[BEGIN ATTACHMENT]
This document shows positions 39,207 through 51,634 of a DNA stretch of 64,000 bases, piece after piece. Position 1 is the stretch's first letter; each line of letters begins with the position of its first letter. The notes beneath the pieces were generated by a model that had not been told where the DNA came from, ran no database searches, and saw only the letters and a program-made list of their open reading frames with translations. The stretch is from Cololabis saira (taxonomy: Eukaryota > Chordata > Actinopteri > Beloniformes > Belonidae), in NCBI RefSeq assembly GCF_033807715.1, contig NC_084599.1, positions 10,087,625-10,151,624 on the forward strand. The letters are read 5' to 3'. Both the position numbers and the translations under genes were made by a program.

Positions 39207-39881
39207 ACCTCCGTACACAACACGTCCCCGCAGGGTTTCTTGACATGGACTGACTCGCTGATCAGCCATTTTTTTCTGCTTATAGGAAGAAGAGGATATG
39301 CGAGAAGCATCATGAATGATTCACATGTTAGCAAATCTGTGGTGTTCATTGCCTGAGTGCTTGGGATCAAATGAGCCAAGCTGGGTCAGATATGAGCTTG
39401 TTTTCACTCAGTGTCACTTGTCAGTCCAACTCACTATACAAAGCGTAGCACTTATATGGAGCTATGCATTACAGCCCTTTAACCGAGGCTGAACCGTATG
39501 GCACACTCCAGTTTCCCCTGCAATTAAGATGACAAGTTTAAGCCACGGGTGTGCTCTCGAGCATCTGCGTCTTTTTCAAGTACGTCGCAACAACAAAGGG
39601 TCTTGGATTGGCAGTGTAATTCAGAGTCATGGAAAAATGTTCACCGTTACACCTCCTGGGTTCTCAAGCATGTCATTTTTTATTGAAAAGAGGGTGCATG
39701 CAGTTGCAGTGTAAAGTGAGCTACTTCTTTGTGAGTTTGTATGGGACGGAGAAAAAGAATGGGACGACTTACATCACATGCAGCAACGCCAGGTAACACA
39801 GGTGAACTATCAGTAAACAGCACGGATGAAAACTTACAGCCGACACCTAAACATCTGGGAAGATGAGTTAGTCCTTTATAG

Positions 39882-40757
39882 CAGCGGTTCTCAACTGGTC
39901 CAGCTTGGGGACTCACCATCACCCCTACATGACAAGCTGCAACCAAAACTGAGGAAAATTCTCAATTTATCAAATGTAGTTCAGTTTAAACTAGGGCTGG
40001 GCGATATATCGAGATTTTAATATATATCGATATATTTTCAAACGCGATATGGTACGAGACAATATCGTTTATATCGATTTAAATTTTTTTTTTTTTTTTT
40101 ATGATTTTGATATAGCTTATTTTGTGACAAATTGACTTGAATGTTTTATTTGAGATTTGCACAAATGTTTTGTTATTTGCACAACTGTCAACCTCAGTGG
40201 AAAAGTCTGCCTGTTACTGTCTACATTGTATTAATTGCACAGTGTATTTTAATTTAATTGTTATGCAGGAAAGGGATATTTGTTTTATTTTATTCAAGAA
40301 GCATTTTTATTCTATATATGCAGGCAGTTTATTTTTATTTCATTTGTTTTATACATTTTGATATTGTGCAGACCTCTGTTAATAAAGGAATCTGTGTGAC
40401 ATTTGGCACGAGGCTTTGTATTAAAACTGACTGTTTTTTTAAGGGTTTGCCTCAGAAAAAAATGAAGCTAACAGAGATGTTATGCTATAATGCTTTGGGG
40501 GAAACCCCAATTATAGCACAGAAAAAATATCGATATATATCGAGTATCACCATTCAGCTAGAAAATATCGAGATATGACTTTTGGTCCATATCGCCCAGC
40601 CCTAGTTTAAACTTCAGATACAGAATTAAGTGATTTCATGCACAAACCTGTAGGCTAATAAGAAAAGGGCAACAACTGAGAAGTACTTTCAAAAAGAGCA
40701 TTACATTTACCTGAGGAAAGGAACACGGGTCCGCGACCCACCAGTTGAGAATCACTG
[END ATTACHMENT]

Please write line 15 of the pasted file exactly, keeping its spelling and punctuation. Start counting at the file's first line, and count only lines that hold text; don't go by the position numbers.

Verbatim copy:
40201 AAAAGTCTGCCTGTTACTGTCTACATTGTATTAATTGCACAGTGTATTTTAATTTAATTGTTATGCAGGAAAGGGATATTTGTTTTATTTTATTCAAGAA